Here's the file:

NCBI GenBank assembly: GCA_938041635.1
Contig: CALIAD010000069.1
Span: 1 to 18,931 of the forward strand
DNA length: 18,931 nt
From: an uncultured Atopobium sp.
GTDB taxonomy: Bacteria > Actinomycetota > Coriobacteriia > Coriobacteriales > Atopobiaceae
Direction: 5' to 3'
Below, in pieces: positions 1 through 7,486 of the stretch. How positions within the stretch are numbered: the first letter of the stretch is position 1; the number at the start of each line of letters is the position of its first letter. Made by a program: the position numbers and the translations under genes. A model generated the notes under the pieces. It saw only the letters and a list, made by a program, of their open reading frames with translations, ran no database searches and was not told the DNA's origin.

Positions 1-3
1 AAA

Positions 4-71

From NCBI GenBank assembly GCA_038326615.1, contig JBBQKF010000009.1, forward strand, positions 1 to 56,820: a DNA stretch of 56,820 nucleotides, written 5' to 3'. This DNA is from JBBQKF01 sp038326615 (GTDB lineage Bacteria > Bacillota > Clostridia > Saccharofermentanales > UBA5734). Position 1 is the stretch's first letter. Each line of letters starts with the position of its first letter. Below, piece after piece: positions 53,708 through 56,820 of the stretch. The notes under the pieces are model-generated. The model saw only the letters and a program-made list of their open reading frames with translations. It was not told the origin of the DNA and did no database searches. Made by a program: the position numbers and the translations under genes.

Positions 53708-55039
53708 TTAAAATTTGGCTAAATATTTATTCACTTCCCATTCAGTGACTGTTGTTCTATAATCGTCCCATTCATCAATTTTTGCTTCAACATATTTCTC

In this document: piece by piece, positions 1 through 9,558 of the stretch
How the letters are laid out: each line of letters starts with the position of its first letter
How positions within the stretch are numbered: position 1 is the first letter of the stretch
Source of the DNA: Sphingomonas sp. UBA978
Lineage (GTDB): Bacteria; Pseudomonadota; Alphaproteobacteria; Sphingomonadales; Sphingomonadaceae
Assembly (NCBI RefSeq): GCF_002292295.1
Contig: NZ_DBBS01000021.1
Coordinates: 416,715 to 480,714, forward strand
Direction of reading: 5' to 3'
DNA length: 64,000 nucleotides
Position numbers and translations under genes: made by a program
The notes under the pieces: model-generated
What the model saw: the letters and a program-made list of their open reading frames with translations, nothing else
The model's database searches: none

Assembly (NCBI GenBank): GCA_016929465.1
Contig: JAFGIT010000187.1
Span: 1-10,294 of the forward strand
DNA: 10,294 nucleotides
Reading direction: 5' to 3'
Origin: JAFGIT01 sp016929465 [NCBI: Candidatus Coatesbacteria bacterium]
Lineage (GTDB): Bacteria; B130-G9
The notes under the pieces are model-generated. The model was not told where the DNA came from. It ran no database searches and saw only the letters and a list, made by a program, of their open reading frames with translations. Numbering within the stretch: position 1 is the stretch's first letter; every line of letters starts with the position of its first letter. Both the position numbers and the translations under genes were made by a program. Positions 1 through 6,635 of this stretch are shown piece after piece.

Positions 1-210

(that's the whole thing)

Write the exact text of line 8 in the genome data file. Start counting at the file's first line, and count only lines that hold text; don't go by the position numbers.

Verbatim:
Below, in pieces: positions 1 through 7,486 of the stretch. How positions within the stretch are numbered: the first letter of the stretch is position 1; the number at the start of each line of letters is the position of its first letter. Made by a program: the position numbers and the translations under genes. A model generated the notes under the pieces. It saw only the letters and a list, made by a program, of their open reading frames with translations, ran no database searches and was not told the DNA's origin.